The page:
Opponents of an emergency manager in Detroit have a new conspiracy: EM Kevyn Orr was part of a right-wing scheme to shut down power to Detroit’s courts, government buildings, museums and traffic lights last week.
His motive? To show Detroiters who really has power.
The conspiracy is making rounds on social networking sites, fueling anti-EM sentiments and spreading fear that Detroit is at the whim of a state-appointed zealot.
“If you ever had any doubt that Michigan has been taken over by a group of dangerous, radical extremists, what happened in Detroit on September 11th, 2013 should be enough to wake you up,” wrote Randa Morris for Addicting Info, one of at least a dozen sites to suggest a sinister conspiracy.
“This is what power out of control looks like.”
Thing is, the power outage was nothing unusual – and not at all sinister. When the weather is sizzling hot, the city’s brittle, outdated system gets overwhelmed because of extra air-conditioner use. It happened at least three times last summer, and customers endured longer outages.
This is what really happened last week: City officials warned courts, schools, municipal buildings and others to limit their use of electricity during two consecutive days of 95-plus temperatures to avoid a power outage.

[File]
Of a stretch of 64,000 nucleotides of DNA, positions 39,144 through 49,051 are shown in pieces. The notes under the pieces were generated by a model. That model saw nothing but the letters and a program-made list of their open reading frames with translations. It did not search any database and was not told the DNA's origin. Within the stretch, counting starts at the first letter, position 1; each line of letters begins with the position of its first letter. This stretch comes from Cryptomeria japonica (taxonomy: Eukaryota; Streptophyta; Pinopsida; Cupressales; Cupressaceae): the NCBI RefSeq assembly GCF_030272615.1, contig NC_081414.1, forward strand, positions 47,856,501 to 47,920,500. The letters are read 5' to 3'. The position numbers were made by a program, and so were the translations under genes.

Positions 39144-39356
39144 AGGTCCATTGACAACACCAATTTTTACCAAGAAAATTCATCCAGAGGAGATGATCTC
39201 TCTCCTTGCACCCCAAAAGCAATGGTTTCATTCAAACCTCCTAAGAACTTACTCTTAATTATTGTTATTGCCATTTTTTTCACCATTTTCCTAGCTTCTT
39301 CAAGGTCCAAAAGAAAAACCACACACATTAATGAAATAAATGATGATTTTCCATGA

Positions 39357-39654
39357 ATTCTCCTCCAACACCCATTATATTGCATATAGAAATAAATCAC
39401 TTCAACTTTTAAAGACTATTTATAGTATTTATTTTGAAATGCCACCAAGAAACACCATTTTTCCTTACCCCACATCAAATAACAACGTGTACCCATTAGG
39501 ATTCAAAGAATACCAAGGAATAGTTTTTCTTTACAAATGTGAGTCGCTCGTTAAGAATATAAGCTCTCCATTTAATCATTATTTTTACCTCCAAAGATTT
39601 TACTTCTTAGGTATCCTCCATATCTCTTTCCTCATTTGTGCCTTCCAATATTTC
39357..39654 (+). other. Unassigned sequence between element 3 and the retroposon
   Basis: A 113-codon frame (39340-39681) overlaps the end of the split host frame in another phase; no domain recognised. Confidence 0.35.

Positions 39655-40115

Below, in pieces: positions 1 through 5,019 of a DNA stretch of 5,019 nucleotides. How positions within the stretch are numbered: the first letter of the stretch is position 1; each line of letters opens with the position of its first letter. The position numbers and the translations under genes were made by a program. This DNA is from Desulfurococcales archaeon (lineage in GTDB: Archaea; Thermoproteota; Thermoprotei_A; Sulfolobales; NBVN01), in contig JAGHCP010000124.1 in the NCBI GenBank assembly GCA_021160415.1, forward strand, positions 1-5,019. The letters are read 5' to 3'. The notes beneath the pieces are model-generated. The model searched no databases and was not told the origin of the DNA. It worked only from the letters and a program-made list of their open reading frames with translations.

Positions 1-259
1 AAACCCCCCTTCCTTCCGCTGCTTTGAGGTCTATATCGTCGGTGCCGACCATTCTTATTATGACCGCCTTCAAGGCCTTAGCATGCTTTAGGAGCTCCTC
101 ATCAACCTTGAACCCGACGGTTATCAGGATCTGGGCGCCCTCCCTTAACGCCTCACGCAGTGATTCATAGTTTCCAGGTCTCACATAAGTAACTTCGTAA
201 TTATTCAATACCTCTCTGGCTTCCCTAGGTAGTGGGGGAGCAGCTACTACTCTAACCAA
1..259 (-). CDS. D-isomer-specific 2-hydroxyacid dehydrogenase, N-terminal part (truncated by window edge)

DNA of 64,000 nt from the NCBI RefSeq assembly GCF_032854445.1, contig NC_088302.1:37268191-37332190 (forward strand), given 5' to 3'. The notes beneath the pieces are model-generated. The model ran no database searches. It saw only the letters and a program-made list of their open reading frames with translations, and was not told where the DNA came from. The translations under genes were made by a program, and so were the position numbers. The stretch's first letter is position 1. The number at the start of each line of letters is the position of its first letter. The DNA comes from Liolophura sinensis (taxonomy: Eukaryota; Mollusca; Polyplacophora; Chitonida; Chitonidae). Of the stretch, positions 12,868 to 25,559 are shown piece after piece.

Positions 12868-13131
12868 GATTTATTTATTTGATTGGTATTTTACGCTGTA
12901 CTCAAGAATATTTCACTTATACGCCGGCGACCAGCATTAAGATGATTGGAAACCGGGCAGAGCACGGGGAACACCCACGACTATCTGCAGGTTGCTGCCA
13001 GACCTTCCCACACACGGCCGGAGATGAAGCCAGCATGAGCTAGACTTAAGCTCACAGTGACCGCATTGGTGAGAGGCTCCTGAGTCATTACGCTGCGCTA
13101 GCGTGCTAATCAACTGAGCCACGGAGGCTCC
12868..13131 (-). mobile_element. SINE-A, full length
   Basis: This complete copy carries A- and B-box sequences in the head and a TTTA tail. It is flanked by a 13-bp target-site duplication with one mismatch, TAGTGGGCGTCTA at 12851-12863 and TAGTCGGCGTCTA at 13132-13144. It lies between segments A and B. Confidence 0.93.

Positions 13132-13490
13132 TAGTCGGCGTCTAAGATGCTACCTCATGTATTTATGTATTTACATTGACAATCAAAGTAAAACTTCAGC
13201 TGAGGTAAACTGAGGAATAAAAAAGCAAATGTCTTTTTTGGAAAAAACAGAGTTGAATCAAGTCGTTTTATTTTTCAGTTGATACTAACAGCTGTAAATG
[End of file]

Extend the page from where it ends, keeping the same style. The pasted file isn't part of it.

On Sept. 11, the second day of the heat wave, one of the five main trunk lines supplying the city’s grid was down as part of routine maintenance by DTE.
“While that trunk line was down, it increased the load on the remaining four supplying the grid, causing another one to fail,” EM spokesman Bill Nowling told me.
Soon the city was down to three overwhelmed trunk lines, increasing the risk of a cascading blackout. To avoid an outage at hospitals and DPS schools, the city cut off power to other public institutions.
When word circulated that the city intentionally shut off power to courts and other important buildings, rumors swirled that the EM and his staff callously pulled the plug as a show of power, stranding people in elevators and causing security concerns at courts.
It’s a nice narrative, but the decision to turn off the power was a practical one – and it needed to be made at a moment’s notice. There was no time to issue another warning.
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In the media, we have a responsibility to be honest so people can make their own decisions. Fueling fears and resentment is a disservice to the more than 700,000 people who live in Detroit and want to know what’s really going on.
Want a real conspiracy involving the emergency manager? State and city officials repeatedly lied to the public about the prospect of landing an emergency manager. That was real.
The narrative about the power outage was not.
Steve Neavling lives and works in Detroit as an investigative journalist. His stories have uncovered corruption, led to arrests and reforms and prompted FBI investigations.